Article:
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Takes forever to heat up....

26053 Views 29 Replies 15 Participants Last post by  Dvan5693
It's a 2014 1.4 Turbo 6 speed manual with 9,000 miles on it.

So far I have had two service engine lights and my car takes forever to get any heat.

I realize these are small engines but it's obviously not too small because GM chose regular heat from coolant instead of electric heat.

When it's under 30 I have timed it at about 25 minutes of city driving before the engine is up to temp.

I will even turn the thermostat all the way to cold to close the heater core to help it heat up faster and it does.....barely and then when the engine is finally up to temp and I turn the heat on many times the engine temp will go right back down so I will only get a few moments of actual good heat.

It's been in the shop twice for CEL's and I had them look at this issue as well. They claim both times that they were able to get heat in 5 minutes, which is complete BS. What to I do? I have had 23 vehicles over the years, some were $900 beaters and they had better heat than this thing. I find myself not shifting passed 4th gear just so the engine will heat up a little quicker.

I went out and started my car a couple days ago 30 minutes before I left work, when I got in the car the needle was still on dead cold. Do I keep taking it in? I'm tired of having to have rentals not to mention the fact that this is a new car with only 9000 miles on it. If I take it in one more time and it's not resolved I will qualify for Indiana's Lemon Law which I am more than willing to do at this point, I'm tired of being frozen my entire way home, not to mention it has a hard time defrosting until it's warm.

Suggestions? White trash it and zip tie some cardboard to the grill to help?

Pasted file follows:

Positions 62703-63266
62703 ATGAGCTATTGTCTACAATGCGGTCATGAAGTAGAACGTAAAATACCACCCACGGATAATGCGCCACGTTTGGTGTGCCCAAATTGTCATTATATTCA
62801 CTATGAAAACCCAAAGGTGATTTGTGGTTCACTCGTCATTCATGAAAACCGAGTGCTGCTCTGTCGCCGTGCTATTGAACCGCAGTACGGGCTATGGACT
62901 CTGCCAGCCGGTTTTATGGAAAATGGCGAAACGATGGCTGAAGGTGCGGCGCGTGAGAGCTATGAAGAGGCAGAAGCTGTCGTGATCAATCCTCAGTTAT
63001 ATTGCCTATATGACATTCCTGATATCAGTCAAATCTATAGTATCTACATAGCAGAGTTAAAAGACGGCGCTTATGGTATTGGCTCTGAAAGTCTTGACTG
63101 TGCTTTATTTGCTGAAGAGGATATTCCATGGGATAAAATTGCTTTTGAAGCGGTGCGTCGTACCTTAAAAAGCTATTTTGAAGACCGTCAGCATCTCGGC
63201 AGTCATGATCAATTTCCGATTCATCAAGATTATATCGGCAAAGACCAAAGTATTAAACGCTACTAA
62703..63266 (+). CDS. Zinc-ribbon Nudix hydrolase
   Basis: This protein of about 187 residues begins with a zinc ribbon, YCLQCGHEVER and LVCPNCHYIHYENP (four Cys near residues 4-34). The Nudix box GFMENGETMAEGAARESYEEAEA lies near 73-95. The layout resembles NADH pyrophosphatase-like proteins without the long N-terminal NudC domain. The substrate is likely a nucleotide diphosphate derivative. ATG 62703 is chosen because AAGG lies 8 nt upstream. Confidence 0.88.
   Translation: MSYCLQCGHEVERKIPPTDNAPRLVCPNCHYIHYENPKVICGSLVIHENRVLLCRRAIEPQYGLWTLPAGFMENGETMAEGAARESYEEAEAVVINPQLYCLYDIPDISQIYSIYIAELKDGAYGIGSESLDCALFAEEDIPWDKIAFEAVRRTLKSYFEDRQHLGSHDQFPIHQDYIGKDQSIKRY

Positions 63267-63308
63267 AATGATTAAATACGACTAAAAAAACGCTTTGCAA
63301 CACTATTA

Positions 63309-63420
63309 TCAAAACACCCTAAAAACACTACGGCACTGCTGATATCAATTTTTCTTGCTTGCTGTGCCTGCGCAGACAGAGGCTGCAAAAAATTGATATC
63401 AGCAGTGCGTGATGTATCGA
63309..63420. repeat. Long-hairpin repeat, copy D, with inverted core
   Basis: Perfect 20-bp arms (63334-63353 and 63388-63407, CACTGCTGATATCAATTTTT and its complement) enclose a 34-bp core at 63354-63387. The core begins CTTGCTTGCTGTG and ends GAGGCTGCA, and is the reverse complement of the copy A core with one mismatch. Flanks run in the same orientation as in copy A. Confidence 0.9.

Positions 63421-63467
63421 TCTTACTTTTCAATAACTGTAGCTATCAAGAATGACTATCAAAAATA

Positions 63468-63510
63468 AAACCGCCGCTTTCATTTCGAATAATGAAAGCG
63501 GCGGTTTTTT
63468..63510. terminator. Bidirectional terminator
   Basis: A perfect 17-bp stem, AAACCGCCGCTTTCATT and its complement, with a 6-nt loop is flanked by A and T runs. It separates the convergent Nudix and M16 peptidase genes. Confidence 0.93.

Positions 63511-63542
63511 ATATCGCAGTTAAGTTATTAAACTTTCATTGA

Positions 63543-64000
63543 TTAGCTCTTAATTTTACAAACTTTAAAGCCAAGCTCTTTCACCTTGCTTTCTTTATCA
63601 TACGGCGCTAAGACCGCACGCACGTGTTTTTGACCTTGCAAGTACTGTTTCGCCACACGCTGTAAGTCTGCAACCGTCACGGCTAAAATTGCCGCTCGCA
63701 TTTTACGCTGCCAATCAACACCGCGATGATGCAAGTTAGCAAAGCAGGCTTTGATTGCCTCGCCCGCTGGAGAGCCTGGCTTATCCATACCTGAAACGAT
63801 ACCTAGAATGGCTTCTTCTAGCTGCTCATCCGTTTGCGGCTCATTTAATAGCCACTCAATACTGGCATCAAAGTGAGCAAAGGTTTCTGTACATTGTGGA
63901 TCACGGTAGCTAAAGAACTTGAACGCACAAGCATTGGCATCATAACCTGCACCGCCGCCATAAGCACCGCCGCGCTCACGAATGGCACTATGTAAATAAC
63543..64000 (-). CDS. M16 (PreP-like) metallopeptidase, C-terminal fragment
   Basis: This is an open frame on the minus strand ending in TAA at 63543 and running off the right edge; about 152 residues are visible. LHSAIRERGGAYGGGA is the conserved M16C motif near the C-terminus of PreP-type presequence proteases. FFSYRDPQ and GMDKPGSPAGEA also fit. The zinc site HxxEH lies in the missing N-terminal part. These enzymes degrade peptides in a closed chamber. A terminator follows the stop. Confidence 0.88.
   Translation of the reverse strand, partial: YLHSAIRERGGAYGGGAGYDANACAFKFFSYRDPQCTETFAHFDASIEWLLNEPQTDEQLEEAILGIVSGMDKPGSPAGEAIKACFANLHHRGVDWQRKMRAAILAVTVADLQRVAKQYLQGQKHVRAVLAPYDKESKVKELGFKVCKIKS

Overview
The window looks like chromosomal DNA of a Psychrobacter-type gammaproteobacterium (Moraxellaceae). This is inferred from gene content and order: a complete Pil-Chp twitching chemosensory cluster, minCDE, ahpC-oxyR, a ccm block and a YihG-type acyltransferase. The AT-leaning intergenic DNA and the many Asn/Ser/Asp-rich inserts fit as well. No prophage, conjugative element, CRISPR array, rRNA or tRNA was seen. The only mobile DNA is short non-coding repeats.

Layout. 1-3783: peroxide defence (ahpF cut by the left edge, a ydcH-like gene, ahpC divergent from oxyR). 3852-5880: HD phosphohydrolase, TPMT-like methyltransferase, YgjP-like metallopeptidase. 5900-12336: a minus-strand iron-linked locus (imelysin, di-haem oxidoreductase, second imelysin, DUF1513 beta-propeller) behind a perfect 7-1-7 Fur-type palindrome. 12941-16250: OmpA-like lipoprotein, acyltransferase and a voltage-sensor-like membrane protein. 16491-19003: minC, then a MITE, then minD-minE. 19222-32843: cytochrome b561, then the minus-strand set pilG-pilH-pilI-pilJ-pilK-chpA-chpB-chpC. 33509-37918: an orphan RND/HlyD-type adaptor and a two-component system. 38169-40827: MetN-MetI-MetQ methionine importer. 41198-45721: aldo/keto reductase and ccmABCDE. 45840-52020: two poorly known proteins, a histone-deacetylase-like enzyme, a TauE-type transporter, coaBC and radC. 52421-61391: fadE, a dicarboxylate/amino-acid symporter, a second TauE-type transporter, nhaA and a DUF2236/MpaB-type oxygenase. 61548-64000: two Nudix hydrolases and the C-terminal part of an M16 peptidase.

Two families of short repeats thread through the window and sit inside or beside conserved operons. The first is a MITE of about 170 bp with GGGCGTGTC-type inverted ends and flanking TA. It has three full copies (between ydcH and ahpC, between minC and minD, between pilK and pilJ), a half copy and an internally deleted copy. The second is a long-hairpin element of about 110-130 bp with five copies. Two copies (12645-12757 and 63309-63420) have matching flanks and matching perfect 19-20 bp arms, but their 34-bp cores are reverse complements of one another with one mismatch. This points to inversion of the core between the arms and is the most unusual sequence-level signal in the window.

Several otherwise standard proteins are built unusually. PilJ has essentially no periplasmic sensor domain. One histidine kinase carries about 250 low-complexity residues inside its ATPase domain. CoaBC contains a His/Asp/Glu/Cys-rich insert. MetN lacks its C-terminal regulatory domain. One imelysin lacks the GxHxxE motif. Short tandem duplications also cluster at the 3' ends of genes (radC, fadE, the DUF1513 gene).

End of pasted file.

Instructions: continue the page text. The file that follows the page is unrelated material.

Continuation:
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I was going to recommend AMSOIL coolant boost for this, but running your engine for half an hour and needle still being on cold? Sounds like the thermostat is stuck open.

That is, unless the heat was on max with recirculate off. Then, the heater could literally cool the engine down. Not sure if it would keep it that cold though.
 

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Discussion Starter · #4 ·
Typically, anymore I leave the thermostat on cold and fan off so car will warm up which does help, barely. I know this is not normal but the dealership is saying that it is. Do I have to take a half hour video showing how long it takes to warm up and then send it to GM or what?
 

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Discussion Starter · #8 ·
It can get bitter cold in Indiana. Single digits to 40's are normal temps for winter here although we do see temps beyond 10 below in which case, I would understand it not warming up for a while, but in the normal winter temperatures it shouldn't be a problem.
 

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It can get bitter cold in Indiana. Single digits to 40's are normal temps for winter here although we do see temps beyond 10 below in which case, I would understand it not warming up for a while, but in the normal winter temperatures it shouldn't be a problem.
I'm in NW Indiana so I know how cold it has been, but after half an hour, the car should be warmed up unless you had the heater on the max fan and heat setting. If you did, then it would be normal.
 

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I'm in NW Indiana so I know how cold it has been, but after half an hour, the car should be warmed up unless you had the heater on the max fan and heat setting. If you did, then it would be normal.
Takes my car 30 minutes of city driving/idling to hit full operating temps, details below.

At 5F the other day I remote started my car for 5 minutes before I left, starting coolant temperature was 6F(Heater cold/hot dial was left at max but fan on 1). When I got in the car the coolant was at 95F, turned fan to 2. Drove across town for lunch, got out and remote started my car(let fan on 1), came back 6 minutes later had gained only 10F more coolant temp. Ended up driving/idling around town a total of 25 minutes to hit full operating temps, with 5 minute remote start for a total of 30 minutes to fully warm up.